When these situations arose, the body would release high levels of adrenaline, which makes the heart beat faster, pumping more blood to the muscles in preparation for a fight, or a fast escape.
Today, actual danger is very rare. However, our brain sometimes interprets stressful situations the same way. It’s not uncommon to experience the same stress response before a performance, or a high-pressure social situation.
When this happens, we can experience physical symptoms such as an elevated heart rate, sweating, high blood pressure and rapid breathing, which can cause significant discomfort.
That’s where beta-blockers come in. While they don’t treat the underlying cause of anxiety, they treat its symptoms, by slowing the release of adrenaline, and the symptoms that come with it.
Propranolol and other beta-blockers are somewhat popular with professionals, for whom performance anxiety can be a threat to one’s livelihood. And this is not a new phenomenon. A 1987 survey of orchestral musicians showed 27% of American respondents took Propranolol or other beta-blockers to treat performance anxiety .
Common Propranolol side effects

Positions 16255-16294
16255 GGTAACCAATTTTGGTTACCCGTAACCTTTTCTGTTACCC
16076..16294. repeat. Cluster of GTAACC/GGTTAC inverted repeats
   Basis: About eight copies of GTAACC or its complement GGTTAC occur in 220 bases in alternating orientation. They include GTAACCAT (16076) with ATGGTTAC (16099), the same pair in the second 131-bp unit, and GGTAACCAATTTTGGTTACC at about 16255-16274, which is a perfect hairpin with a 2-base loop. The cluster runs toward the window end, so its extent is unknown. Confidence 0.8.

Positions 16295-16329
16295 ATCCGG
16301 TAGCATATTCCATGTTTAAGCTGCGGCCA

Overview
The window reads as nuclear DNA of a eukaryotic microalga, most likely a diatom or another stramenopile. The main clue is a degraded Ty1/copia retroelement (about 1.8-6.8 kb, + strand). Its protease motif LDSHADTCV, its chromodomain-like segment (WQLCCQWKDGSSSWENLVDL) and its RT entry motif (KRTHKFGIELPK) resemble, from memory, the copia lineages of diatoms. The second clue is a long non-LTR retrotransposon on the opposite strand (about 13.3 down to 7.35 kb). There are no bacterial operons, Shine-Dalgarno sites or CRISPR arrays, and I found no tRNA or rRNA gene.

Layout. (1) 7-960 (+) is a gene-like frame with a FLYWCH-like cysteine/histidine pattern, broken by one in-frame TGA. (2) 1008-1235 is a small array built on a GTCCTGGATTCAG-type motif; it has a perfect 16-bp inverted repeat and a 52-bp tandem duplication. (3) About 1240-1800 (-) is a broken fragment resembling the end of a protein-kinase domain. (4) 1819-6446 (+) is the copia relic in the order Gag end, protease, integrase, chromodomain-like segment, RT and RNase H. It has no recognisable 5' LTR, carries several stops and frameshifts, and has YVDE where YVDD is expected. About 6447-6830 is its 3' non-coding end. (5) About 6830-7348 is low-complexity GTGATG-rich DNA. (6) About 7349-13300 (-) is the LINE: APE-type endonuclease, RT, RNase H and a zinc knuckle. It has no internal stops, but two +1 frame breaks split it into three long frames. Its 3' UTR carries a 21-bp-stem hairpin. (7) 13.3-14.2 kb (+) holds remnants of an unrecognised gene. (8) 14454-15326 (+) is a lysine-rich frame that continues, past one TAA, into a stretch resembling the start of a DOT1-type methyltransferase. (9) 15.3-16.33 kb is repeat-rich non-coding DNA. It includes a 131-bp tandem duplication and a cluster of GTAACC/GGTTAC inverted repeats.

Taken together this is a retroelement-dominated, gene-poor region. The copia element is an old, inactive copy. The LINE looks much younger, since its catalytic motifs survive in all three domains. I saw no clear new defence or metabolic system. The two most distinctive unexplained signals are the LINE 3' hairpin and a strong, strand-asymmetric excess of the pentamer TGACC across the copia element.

While Propranolol is a commonly prescribed drug, and shows efficacy for a number of conditions (including anxiety), it does come with side effects.
These side effects may vary in intensity from person to person. Depending on the severity of the condition Propranolol is prescribed for, the side effects may be worth it. In other cases, these side effects may be enough to make you want to consider an alternative treatment.
- Dizziness or feeling lightheaded
- Fatigue or weakness
- Dry eyes
- Cold fingers and toes
- Stomach pain
- Diarrhea or constipation
- Low heart rate
- Low blood pressure
- Trouble sleeping or vivid dreams
- Decreased sex drive
- Mood changes or depression
- Memory loss
- Anaphylaxis (allergic reaction)
It’s estimated that at least 1 in 100 people experience some form of side effect when taking Propranolol .
You may experience lightheadedness and fatigue, due to the way that Propranolol reduces heart rate and blood pressure. This also slows circulation, which can lead to coldness in the fingers, hands, toes and feet in more serious cases.